Role of Governor in Law Making


    In News

    • The Governor’s assent is the most crucial act in the whole law-making process.

    Key Points

    • Role of Governor in ‘Bill to Law’ Process: 
      • A Bill passed by the State Assembly becomes law only after it is assented to by the Governor. 
      • The Governor being a part of the State legislature, the process of law making is complete only when he signs it, signifying his assent. 
    • Recent Controversies:
      • In Tamil Nadu, the Governor forwarded the Bill for exemption from the National Eligibility cum Entrance Test (NEET) to the President after considerable delay
      • In Kerala the situation has become a bit curious with the Governor publicly announcing that he would not give assent to the Lokayukta Amendment Bill and the Kerala University Amendment Bill.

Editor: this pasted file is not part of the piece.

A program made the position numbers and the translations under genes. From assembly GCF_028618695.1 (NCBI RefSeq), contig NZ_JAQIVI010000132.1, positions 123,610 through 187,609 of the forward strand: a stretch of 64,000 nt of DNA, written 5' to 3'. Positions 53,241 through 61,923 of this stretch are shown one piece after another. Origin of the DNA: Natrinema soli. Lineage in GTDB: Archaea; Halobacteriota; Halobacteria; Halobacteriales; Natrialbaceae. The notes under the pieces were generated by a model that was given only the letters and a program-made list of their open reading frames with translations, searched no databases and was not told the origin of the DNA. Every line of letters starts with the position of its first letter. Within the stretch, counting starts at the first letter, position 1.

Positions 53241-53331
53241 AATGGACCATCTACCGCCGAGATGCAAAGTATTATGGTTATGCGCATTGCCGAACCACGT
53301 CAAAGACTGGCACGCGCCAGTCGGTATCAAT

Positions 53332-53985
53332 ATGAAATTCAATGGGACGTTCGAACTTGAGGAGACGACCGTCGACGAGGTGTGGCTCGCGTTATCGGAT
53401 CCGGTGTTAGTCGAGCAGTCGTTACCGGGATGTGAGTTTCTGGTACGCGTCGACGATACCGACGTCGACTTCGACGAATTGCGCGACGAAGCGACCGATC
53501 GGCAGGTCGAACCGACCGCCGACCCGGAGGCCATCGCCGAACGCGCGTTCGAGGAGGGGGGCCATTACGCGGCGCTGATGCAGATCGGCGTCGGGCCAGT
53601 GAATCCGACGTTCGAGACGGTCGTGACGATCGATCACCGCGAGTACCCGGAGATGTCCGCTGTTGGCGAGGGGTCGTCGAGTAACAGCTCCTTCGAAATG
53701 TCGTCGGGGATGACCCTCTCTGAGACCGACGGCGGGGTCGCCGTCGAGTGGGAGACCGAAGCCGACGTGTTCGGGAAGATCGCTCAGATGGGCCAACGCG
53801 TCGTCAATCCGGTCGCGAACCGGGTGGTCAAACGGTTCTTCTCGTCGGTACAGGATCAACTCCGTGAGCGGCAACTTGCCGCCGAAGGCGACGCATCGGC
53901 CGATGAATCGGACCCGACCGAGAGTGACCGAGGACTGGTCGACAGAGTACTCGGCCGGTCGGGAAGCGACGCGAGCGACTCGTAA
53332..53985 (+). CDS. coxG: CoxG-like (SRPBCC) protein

• Court’s Stand: 
      • The courts have conceded a certain discretion to the Governors in the matter of sending Bills to the President. 
      • The Indian Constitution, however, does not provide any such remedy where law passed by legislature will become a law even if not given the assent of Governor. 
      • The courts too have more or less accepted the position that if the Governor withholds assent, the Bill will go

    Constitutional Assent: Article 200

    • The question of whether a Governor is permitted by the Constitution to cause uncertainty in the matter of giving assent to the Bills passed by State legislatures assumes great importance.
    • Article 200 of the Constitution provides certain options for the Governor to exercise when a Bill reaches him from the Assembly. 
    • This provision contained in Article 200 (proviso) unambiguously affirms the primacy of the legislature in the legislative exercise. 
      • He may give assent or he can send it back to the Assembly requesting it to reconsider some provisions of the Bill, or the Bill itself.